Discovering a new passion

While at MIT, Shen has also developed a deep commitment to theater arts. Shen was first exposed to MIT’s theater program when, as a high school senior visiting for Campus Preview Weekend, she saw a musical performed by the theater group Next Act.

“I thought it was a great program and that the show was beautiful,” she recalls. “I fell in love and have been involved ever since.”

Shen joined Next Act as a freshman, but it was a directing class during her sophomore year that really changed her perspective on theater. The class, a three-hour workshop, was her first theater class at MIT, and it forced her to challenge herself in new ways. 

“That's a period of time where I really grew as an artist, as a person,” she explains. “I became more open, more confident about sharing my own ideas, because I realized, in theater, there's not really a bad idea. Everything can be spun to be seen as really interesting, or really creative, or really different.”

The class motivated Shen to join Dramashop, another theater group on campus, and to pursue theater as her concentration for MIT’s Humanities, Arts, and Social Sciences (HASS) requirement. Her concentration expanded into a minor, which eventually became a full-blown theater arts major.

For Shen, the decision was an obvious one. “I realized that I just wanted to take theater classes forever,” she says. “Theater has been one of the most influential and important experiences that I've had at MIT.”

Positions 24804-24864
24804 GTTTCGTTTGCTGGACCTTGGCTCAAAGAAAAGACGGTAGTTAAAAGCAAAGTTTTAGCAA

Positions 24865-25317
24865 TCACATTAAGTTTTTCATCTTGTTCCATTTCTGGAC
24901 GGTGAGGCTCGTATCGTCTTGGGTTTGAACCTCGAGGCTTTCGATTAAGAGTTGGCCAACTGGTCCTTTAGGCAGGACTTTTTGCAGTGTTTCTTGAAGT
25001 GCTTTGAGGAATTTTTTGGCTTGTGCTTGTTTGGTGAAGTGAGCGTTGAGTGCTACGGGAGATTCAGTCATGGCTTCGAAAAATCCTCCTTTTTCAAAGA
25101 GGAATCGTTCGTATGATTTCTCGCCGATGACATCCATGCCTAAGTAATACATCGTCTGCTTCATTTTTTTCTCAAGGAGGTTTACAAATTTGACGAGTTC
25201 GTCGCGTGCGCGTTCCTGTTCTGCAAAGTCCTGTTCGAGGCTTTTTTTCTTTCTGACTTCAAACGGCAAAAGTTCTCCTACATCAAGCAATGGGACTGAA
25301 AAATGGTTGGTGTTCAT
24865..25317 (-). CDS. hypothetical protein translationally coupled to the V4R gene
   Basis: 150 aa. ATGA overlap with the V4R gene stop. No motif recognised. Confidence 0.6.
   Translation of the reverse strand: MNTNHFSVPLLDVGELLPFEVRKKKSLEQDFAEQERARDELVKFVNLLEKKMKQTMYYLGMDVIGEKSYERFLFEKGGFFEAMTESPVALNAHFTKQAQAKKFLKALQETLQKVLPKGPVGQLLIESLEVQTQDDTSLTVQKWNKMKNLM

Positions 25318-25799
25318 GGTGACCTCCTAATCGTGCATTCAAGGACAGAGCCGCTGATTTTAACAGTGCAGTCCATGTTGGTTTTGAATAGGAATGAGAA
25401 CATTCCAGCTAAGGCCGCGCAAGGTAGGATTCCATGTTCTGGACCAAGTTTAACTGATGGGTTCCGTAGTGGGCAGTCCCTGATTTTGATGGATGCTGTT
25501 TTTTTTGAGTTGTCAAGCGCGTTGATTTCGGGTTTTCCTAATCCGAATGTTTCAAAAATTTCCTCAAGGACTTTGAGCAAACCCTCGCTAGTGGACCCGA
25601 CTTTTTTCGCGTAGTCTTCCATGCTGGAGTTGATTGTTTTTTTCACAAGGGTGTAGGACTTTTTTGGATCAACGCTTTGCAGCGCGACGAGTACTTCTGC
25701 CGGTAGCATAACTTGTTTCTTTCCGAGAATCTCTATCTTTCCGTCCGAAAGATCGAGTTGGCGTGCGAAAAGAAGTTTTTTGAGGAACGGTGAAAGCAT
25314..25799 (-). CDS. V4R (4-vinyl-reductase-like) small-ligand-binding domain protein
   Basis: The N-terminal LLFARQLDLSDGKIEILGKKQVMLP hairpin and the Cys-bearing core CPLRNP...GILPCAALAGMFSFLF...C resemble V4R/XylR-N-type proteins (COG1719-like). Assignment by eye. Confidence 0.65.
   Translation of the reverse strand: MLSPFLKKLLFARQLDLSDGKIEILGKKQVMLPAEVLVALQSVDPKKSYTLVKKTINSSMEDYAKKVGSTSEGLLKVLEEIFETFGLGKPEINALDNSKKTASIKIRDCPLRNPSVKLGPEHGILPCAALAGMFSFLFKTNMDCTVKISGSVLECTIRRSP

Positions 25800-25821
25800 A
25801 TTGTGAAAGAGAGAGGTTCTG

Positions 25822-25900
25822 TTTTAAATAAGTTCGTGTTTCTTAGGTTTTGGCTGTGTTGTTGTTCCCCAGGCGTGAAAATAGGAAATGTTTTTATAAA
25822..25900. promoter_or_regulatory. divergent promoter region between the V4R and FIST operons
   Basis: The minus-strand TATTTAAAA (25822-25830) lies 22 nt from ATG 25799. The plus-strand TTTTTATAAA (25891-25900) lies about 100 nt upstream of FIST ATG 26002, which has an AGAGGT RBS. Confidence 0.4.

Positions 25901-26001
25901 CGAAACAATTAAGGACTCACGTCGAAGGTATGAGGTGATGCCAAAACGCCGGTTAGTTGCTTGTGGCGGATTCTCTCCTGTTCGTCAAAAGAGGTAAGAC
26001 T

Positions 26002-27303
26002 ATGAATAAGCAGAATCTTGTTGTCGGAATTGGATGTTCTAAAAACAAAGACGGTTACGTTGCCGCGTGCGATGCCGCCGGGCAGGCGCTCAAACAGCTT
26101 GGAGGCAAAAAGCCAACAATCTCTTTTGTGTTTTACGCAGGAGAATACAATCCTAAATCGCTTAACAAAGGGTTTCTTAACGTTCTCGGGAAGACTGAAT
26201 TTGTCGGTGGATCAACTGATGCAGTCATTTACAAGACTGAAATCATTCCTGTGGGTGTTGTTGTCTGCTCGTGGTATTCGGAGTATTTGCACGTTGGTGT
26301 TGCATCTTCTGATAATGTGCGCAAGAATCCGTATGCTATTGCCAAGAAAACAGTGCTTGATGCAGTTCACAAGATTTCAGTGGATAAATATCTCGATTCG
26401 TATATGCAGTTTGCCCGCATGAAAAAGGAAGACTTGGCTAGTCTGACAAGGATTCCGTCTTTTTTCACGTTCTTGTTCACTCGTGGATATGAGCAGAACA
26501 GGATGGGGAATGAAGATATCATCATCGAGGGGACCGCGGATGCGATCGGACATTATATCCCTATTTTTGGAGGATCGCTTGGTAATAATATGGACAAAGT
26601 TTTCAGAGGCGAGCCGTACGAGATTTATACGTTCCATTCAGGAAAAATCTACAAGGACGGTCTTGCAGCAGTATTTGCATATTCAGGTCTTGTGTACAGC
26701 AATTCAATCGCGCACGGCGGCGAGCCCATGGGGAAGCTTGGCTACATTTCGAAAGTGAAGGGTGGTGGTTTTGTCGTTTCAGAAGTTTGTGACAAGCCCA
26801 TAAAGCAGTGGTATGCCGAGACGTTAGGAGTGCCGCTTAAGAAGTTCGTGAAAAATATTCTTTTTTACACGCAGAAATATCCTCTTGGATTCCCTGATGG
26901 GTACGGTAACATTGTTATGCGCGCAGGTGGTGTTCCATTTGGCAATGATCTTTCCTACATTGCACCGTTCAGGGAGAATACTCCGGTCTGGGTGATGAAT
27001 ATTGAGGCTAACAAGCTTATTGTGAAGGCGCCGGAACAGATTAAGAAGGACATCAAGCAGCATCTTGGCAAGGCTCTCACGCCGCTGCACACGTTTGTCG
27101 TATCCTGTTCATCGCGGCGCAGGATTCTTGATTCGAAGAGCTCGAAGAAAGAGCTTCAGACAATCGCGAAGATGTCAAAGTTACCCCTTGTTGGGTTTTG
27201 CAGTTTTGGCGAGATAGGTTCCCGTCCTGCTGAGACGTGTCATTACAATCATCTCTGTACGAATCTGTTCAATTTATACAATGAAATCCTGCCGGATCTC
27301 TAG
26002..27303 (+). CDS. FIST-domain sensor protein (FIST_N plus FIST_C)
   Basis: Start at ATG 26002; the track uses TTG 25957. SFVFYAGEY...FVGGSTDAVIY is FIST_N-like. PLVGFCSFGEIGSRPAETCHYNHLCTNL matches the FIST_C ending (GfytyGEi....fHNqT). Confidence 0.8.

Experiencing the world beyond MIT

Shen has also had the opportunity to experience different cultures during her time at MIT, through the MIT Science and Technology Initiatives (MISTI) program. As a junior, she spent three weeks over winter break living with a host family in Germany and teaching biology, physics, and chemistry to German high school students. The following summer Shen, who is fluent in French, worked at a cancer center in France, where she shadowed oncologists and conducted research.

“Just being immersed in this totally different environment where people think differently, communicate differently, and the culture and the customs are very different ... it helps you learn about yourself and what is important to you,” Shen says.

After graduating this May, Shen will pursue a degree in medicine, and she hopes to continue working with cancer patients. Shen sees a lot of overlap between medicine and theater, both of which she views as extremely personal fields that focus on understanding people. She also thinks that the communication skills she has developed through theater will help her interact more successfully with her patients and colleagues.

“I think that the approach that you should take to theater and medicine should be similar in that you are there engaging in that activity because it's meaningful to you and because you are emotionally attached to what you're working on,” she explains.

Shen’s ultimate goal is to merge her two interests by exploring how theater therapy can be used to help patients.

“I would love to study how being involved in theater through vocal expression and physical gestures at the same time can affect your self-confidence, your well-being, your motivation, and desire to get out again,” she says.

Right now, however, Shen is focused on the task at hand — directing “The Little Mermaid,” Next Act’s spring musical. She is currently reading through the script and music to prepare for auditions, while grappling with the artistic challenges of staging a play that takes place largely underwater. She is not sure exactly how the play will turn out, but she is excited to see what happens.

“In theater if you're doing what has been done before, that's boring,” she explains. “You always want to be trying new things.”